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Health Updates 31 August 2011

  • Aerobic exercise beats resistance training in losing belly fat: “The Duke University Medical Center researchers looked at how these types of exercise reduced the fat that’s deep within the abdomen and fills the spaces between internal organs.  This type of fat – called visceral and liver fat – is associated with increased risk of heart disease, diabetes and some types of cancer.  Aerobic exercise significantly reduced visceral and liver fat and improved risk factors for heart disease and diabetes, such as insulin resistance, liver enzymes and triglyceride levels.  Resistance training didn’t deliver these benefits.  Aerobic exercise plus resistance training achieved results similar to aerobic exercise alone, the investigators found.” (HealthDay)
  • Is sea salt really lower in sodium than regular table salt? “Recently, the American Heart Association surveyed 1,000 people nationwide about their thoughts on sodium and heart health.  Sixty one percent said that they believed sea salt was a low-sodium alternative to table salt.  They can be forgiven for thinking so.  Sea salt is marketed as a health food, added to soups, potato chips and a wide variety of packaged snacks labeled as ‘low sodium’, ‘all natural’ and ‘healthy’.  But in reality, sea salt and table salt are not terribly different, at least chemically.  The real differences are in how the two are used in cooking….both contain the same amount of sodium chloride by weight, which means they contribute equally to total sodium consumption and have the same effect on blood pressure.”  So the bottom line: sea salt is no lower in sodium than table salt.  Sorry! (Anahad O’Connor, NY Times)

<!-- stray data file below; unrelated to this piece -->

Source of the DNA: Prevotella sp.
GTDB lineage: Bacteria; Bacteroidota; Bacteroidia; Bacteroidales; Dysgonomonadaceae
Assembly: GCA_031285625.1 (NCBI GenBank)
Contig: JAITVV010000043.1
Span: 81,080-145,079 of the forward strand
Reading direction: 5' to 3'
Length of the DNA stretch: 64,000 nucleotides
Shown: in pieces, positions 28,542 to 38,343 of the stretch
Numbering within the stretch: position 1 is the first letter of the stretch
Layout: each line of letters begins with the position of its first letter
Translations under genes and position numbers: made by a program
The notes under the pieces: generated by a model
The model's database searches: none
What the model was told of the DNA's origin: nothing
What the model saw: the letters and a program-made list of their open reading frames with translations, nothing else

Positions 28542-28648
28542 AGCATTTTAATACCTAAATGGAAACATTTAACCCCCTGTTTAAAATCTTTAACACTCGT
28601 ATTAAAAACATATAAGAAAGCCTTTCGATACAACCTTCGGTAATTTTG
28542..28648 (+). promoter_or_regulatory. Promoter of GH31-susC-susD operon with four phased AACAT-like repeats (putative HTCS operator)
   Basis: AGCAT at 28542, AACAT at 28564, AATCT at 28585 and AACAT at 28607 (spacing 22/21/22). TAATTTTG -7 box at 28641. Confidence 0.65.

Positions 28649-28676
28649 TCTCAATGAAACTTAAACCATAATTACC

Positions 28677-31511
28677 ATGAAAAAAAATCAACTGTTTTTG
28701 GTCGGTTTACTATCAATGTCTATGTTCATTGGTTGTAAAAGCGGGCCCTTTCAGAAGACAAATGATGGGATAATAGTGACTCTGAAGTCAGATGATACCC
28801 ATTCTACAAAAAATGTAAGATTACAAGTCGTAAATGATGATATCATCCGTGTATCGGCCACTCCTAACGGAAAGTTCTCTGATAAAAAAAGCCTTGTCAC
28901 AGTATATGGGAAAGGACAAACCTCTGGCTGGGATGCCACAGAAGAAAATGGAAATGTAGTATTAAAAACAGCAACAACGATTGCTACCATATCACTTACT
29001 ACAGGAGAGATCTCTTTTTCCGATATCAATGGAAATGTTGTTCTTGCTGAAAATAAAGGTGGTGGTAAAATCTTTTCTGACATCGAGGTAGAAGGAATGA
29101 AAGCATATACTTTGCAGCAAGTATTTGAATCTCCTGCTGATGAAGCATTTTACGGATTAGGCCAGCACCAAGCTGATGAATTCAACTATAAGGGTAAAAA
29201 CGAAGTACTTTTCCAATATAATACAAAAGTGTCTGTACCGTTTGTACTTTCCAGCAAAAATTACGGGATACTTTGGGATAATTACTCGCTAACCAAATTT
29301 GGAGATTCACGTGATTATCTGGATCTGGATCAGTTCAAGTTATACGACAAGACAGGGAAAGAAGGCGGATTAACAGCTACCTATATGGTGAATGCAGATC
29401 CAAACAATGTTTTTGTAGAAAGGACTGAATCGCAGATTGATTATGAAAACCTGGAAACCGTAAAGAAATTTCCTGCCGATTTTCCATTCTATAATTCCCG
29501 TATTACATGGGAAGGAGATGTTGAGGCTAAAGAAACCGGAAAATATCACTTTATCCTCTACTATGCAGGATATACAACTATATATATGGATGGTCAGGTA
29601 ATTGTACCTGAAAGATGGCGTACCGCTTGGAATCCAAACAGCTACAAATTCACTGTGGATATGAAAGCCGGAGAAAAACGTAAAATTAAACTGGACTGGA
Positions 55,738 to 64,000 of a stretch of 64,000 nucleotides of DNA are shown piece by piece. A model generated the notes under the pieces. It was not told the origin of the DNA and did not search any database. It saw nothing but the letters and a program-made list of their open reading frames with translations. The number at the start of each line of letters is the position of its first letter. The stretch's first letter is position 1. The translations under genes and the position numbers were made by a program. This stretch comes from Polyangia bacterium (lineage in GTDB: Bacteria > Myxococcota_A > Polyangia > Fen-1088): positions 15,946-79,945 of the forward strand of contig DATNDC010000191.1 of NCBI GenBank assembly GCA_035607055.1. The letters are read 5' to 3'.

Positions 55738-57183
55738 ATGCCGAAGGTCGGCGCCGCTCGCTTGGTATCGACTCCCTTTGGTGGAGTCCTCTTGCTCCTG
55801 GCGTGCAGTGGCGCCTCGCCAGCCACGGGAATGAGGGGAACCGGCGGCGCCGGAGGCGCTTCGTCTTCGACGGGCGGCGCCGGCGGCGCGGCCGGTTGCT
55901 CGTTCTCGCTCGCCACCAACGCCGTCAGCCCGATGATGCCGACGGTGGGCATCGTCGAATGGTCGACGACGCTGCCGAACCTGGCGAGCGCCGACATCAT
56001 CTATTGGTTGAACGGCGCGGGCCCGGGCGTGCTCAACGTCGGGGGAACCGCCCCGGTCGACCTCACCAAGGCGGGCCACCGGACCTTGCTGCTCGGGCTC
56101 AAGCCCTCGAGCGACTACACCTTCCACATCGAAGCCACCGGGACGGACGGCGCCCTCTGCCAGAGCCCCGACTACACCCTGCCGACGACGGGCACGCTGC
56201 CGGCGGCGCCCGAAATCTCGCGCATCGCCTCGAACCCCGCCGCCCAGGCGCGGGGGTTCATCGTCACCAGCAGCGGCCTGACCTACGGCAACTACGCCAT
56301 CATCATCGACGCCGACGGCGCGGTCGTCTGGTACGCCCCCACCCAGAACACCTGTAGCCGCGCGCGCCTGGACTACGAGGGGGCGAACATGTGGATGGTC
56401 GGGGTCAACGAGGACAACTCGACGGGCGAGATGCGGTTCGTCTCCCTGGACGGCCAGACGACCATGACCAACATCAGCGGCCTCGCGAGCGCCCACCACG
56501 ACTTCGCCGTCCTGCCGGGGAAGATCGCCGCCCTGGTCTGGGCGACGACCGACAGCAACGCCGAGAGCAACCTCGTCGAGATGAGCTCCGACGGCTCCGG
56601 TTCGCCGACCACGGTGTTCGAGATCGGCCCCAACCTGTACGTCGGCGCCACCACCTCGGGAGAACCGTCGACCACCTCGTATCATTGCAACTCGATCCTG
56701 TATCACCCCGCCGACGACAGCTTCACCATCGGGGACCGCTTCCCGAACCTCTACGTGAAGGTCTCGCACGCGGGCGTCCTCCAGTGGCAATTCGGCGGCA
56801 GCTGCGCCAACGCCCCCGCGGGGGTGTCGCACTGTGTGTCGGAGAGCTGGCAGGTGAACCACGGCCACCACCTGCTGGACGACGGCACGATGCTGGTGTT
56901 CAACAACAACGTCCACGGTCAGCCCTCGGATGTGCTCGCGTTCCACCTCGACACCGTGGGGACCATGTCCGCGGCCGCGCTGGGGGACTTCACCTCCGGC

• Doctors call for better protection of C-section patients against blood clots: “The guidelines, issued by the American Congress of Obstetricians and Gynecologists, say that wearing the sleevelike devices on the legs can help prevent thromboembolism.  That’s a condition in which a blood clot that forms in a leg travels via the bloodstream to the brain or other organs.” (CBS)
  • Panel urges payment for people hurt in research: “A group of international experts, reviewing American policies on protection of human research participants, has urged that the US adopt a system to compensate individuals injured in the course of research….The plan included the recommendation in a report to the full commission on the adequacy of US safeguards for research participants – an outgrowth of the commission’s probe of a 1940’s-era study in which US public health researchers deliberately exposed Guatemalan prostitutes, prisoners and soldiers to sexually transmitted diseases.”  While many safeguards are now in place, “the most significant recommended change is adoption of a ‘system to compensate research subjects to research-related injuries’.”  (John Gever, MedPage Today)
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